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5 Key Indicators of Churn

February 7, 2022

Churn can kill a SaaS business. Losing too many customers too fast can take even the most promising software company to the edge. If you are not thinking about how to reduce churn, then it is time to start. Adding new customers is awesome, but if you are simply replacing canceled customers with new accounts then you are merely running in place - if you are lucky.

To understand how to minimize churn and keep your SaaS on the right path, it is important to know what to look for. Churn can be predicted. At-risk accounts can be identified. Through some straightforward signals detailed below, you can identify when an account may be at risk and take proactive measures to keep accounts from canceling. This post will explore exactly what to be on the lookout for to prevent churn in your software business.

Five Key Churn Indicators for SaaS Businesses

Daily Usage

One of the clearest indicators of churn is a decline in daily logins. If you see a sudden dropoff in users logging into your software, it's a sign that they're losing interest and maybe close to churning.

Daily active users (DAU) is a metric that is often closely watched by SaaS companies. It can be a good indicator of customer engagement and health. As you might expect, the more active users you have, the more likely it is that they will stick around (and hopefully evangelize your product to their friends).

There are a number of ways to increase DAU, but if you see a sudden dropoff it could be a sign that something is wrong. If you can't immediately identify the reason for the decline, reach out to those affected customers to see what's going on.

Usage Patterns

Another key indicator of churn are changes in usage patterns. If you see a customer who was previously using your product multiple times a day suddenly only logging in once a week, it could be a sign that they're losing interest.

One way to evaluate usage patterns is to track changes over time.  This data can be extremely valuable in detecting churn. If users are spending less time logged into your application or using fewer and fewer features, then the value you provide may not be significant enough to keep the account from churning.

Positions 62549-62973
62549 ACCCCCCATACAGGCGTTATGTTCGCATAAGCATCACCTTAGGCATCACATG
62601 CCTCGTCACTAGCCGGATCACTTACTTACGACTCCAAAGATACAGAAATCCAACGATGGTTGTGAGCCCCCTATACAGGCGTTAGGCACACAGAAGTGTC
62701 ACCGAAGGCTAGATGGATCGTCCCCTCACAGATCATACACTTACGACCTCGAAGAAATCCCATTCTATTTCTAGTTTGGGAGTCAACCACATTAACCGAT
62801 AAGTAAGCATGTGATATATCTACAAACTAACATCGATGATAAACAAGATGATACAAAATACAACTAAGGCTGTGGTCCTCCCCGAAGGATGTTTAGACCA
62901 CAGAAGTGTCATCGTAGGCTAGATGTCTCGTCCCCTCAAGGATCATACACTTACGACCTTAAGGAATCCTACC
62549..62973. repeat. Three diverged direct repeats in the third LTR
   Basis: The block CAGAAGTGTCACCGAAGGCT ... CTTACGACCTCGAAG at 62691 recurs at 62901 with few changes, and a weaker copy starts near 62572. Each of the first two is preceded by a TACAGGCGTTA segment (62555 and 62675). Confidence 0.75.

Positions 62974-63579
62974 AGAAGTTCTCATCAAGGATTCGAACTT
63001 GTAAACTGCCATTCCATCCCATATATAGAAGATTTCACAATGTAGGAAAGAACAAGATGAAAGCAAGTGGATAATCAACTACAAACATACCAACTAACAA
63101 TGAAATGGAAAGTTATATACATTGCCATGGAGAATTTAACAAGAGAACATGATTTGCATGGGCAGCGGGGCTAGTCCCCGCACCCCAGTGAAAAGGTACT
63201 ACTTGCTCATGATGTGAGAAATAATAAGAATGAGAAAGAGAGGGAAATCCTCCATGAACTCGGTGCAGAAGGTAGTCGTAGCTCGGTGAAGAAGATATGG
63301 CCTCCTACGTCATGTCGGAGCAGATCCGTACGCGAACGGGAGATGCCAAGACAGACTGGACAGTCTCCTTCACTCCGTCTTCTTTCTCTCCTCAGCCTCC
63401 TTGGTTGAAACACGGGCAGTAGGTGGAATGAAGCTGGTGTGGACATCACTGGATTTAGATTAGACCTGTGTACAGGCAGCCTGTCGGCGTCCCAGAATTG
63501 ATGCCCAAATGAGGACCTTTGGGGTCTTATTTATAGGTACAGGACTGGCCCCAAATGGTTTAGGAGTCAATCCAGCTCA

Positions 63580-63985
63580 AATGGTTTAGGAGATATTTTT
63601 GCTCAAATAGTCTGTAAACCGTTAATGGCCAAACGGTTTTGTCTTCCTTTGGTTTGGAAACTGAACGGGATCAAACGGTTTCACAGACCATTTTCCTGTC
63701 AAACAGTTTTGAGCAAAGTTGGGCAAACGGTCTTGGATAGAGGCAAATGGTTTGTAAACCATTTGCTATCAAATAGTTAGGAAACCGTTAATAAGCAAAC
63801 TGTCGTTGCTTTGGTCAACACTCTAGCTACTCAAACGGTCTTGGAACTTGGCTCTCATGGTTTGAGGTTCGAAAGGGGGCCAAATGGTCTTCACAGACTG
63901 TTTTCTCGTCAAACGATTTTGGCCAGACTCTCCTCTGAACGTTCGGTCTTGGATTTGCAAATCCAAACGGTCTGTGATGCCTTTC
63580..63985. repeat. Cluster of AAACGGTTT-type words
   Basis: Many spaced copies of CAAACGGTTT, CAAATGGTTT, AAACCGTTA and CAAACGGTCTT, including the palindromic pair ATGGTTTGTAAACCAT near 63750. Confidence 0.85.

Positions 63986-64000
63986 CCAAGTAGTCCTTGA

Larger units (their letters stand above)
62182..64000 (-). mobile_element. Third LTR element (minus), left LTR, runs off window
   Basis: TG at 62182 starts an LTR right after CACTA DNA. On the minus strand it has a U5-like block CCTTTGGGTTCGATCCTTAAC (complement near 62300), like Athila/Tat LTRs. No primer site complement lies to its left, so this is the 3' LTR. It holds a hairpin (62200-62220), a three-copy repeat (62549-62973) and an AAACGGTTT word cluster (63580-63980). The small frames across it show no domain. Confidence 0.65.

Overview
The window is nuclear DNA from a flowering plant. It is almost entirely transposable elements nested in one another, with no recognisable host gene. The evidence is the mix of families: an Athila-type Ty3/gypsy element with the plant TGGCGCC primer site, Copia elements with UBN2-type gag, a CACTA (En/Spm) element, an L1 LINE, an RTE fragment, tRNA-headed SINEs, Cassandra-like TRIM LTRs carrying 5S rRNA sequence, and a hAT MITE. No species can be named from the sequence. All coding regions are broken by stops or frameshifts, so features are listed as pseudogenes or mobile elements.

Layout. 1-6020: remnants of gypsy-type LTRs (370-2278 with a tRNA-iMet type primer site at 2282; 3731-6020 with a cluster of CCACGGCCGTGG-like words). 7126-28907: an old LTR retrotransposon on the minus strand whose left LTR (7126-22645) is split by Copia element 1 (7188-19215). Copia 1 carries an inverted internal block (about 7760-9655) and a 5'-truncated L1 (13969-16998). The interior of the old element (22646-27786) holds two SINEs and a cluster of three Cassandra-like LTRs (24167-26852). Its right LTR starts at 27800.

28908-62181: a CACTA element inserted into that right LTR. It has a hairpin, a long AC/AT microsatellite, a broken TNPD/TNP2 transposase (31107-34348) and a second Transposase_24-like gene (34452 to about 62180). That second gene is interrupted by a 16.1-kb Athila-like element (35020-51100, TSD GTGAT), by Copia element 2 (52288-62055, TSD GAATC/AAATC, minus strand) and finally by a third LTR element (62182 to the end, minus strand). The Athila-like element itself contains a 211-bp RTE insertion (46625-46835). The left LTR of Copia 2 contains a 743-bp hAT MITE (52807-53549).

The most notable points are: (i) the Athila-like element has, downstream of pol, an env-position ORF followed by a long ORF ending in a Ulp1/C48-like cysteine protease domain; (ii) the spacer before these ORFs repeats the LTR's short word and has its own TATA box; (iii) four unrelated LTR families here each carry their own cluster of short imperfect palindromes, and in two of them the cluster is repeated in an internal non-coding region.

Another key indicator of churn is an increase in canceled trials. If you see more people signing up for trials and then canceling them, it's a sign that they're not seeing value in your product.

Of course, usage patterns can change for many reasons. Maybe the customer no longer needs to use your product as much because they've completed their project. Or maybe they're using a different product that does the same thing as yours. But if you can't identify a good reason for the change, it's worth reaching out to see what's going on.

Support Ticket Volume

A third signal of churn is an increase in support ticket volume. If you start seeing more and more tickets coming in from a certain customer, it could be a sign that they're not happy and are looking for help.

It's important to note that an increase in support ticket volume can be caused by many things, not just churn. Maybe the customer is having a problem with your product and is looking for help. Or maybe they're trying to cancel their account and are having trouble. Whatever the reason, if you see an increase in support ticket volume it's worth reaching out to the customer to see what's going on.

A Change in Leadership and Personnel

If your champions and power users have moved into new roles, then churn may be right around the corner.

Every customer account will have a person that helped advocate for the original engagement. This is your "champion." If your champion has moved on to another role or company then their ability to impact the relationship between both companies will be minimal. In some cases, their continued impact will be non-existent.

Additionally, if your power users are no longer part of the organization then the value you are providing may no longer be clear.

It is imperative that you identify, support, and communicate with active users. They are the people that will tell management, "No, we need to keep that tool!"  If you do not have someone speaking on your behalf inside the building, the account may be a churn risk.

Lack of Response or Engagement

Most SaaS companies provide some level of account management for customers. From holding weekly meetings to regular scheduled check-ins, keeping in contact with accounts is critical for preventing churn.

These interactions help solve problems your customers are having. If they have feature requests or want to grow their account, communication between Account Management and the customer is key.

If a customer account stops replying to your emails or phone calls, the client could be at risk to churn. Customers in every sector invest their time, energy, and money in relationships, services, and products that they find valuable. If no one if taking your call or replying to your emails then that may be a sign that the customer no longer finds your service valuable.

Stopping Churn Before It Starts

To prevent churn, it's important to keep an eye out for these indicators and take action to address them. Keep users engaged by regularly releasing new features and improving the user experience. Offer support that is easy to access and resolves issues fast. And most importantly, keep track of your churn rate and take action to reduce it. By monitoring these signals, you can prevent churn in your SaaS business and keep your customers coming back for more.

Lantern is a platform that surfaces these churn indicators and others, putting client retention on autopilot. From identifying power-users an